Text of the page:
4) The article which bestows on the Vicar or Apostolic Prefect the title and functions of Provincial vis-à-vis all the religious in his jurisdiction seems to me one of the most serious in the regulation and likely to give rise to serious difficulties in practice. It supposes or creates three fundamental points of discipline, which are not found in the Rules of the majority of religious Corporations, notably in the Constitutions of the Society of Mary; and which, if they were imposed on it, would tend to destroy the unity and harmony of its religious government.
It supposes that a priest of a religious society, raised to episcopal dignity, continues to be part of the this same Society; that this bishop or Apostolic Vicar becomes, of right, Provincial of all his former confrères who are within the limits of his jurisdiction, or who could be sent there; and that he keeps this right of Provincial all the time that he himself remains Apostolic Vicar.
Now, our Constitutions, it is true, allow Marist priests to accept, in certain circumstances, the episcopate, if it is offered; but they establish, at the same time, that, by the very fact of their episcopal consecration, they cease, strictly speaking, to be part of the Society, and to be under the regular dependence of the Superior…
I confess frankly that I would not like to be the Superior of a Religious Society, which would count several Apostolic Vicars amongst its Provincials, who had the right to be so, and the right to perform its functions, for all their lives. Eighteen years’ experience has taught me that with such a kind of government, there would be no effective way of maintaining discipline and religious spirit in the missions, and preventing abuses and discouragement amongst the missionaries; and, while the demands of the religious, the expectations of the Apostolic Vicars, the complaints of both would be examined and discussed at Rome, with the ordinary maturity of the Holy See, the conflicts in the missions, lack of discipline in the Society would get worse and worse, and the evil would often become incurable.
5. The Regulation recognises two elements, the religious and the apostolic, and supposes that these two elements are two essentially different things. On first sight, this assertion does not seem to be completely exact: 1* The two elements come from the same source, that is to say, from the Holy See; therefore they are not in this respect two essentially distinct things; 2* It is the Holy See that entrusts the mission to the Religious Congregation; therefore it is the Holy See that identifies the religious element and the apostolic element in the Congregation and makes of them only one for the direction of the mission; but this unity of the religious element and the apostolic element exists in reality, only in so far as the direction of the mission is entrusted directly to the Religious Congregation, represented by its Superior-General. The Superior-General, no doubt, will not be in person on the mission site to stamp the religious movement and the apostolic direction on it; but this will be done equivalently by the man of his choice approved by the Holy See; by a Provincial invested with all appropriate authority, chosen with maturity, able to be called at any time… Often missioners are patient only because they see that there will soon be a change of Superior, a new Provincial, in whom they hope to have more confidence; from whom they expect more aptitude, more justice, more gentleness or firmness.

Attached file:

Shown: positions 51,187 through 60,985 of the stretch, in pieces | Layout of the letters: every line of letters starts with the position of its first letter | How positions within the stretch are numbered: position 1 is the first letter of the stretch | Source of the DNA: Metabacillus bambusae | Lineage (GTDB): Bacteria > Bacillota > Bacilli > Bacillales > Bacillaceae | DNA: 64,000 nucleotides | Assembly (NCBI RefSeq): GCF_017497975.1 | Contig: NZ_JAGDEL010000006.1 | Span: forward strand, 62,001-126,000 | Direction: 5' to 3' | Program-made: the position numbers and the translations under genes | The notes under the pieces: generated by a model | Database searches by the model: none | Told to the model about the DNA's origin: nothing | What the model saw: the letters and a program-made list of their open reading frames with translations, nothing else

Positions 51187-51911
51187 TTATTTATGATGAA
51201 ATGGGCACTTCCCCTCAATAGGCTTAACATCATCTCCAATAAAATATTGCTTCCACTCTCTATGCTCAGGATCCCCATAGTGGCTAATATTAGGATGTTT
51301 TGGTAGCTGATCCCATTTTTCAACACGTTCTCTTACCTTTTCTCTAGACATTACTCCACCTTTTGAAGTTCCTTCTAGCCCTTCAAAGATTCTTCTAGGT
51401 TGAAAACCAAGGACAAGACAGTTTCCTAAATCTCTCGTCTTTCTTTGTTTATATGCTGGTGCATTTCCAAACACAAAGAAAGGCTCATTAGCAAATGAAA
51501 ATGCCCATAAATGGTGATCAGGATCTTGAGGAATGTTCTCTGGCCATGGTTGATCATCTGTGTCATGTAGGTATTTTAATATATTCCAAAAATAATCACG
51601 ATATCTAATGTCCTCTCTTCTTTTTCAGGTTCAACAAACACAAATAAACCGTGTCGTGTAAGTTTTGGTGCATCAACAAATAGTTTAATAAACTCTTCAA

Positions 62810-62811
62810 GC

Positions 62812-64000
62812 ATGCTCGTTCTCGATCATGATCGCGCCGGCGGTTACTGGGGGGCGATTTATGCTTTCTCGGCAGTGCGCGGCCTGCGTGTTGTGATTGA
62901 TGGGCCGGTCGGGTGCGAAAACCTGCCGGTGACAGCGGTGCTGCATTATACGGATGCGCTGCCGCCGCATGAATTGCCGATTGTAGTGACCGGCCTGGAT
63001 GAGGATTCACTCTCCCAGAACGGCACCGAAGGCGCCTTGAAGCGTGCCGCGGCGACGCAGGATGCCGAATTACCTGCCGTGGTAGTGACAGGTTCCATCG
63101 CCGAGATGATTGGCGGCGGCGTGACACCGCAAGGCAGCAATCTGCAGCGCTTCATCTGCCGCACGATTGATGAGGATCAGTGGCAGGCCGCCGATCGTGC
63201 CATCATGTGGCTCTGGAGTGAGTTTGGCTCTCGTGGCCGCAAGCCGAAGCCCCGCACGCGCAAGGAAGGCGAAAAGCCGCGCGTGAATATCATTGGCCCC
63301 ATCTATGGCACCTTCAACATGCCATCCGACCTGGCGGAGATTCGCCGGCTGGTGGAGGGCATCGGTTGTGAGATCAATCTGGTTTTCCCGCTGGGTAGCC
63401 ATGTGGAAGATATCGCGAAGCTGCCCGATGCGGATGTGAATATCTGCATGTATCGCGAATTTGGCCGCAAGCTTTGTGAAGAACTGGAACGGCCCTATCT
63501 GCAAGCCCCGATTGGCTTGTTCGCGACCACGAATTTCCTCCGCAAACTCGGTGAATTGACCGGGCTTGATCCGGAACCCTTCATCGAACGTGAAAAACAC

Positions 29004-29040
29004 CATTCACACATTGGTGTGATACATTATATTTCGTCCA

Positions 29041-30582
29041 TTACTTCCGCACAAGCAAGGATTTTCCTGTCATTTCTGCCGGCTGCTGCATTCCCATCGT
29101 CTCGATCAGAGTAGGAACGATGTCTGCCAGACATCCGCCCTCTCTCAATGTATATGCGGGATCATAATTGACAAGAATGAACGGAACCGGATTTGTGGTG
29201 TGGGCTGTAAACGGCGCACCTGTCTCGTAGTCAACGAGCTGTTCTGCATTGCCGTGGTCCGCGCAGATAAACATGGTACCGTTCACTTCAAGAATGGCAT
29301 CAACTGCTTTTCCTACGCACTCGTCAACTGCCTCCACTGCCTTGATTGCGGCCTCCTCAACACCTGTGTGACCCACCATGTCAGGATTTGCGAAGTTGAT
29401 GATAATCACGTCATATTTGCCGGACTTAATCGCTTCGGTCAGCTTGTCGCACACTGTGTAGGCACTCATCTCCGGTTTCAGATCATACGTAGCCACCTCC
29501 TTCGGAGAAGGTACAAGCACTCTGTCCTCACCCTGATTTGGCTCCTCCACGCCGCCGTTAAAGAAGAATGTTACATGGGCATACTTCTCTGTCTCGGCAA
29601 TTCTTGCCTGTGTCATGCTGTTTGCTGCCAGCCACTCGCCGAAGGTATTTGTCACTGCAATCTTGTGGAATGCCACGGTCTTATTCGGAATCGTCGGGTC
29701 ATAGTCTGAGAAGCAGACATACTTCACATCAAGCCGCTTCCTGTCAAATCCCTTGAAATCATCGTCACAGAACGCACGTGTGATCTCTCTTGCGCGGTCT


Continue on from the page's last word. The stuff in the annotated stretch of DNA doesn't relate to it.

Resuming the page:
The foreign missions are an honourable exile. They are laborious and full of dangers for body and soul. Few Superiors-General have the right, in virtue of the vows, to send their subjects there; and even those who have this right wouldn’t be able to use it charitably against the will of the religious who feel repugnance for this kind of ministry. Only zeal, and a spontaneous zeal for the glory of God and the salvation of souls, strongly impregnated in the religious element and directed by it, will give rise to real supernatural vocations for this voluntary exile, and only this will maintain the energy for action and regular discipline, the only foundation for a good administration for religious. Now, regular discipline, in the missions as elsewhere, united to this energy for action, can be kept intact only by one sole principle of direction, that is to say, by the Superior-General.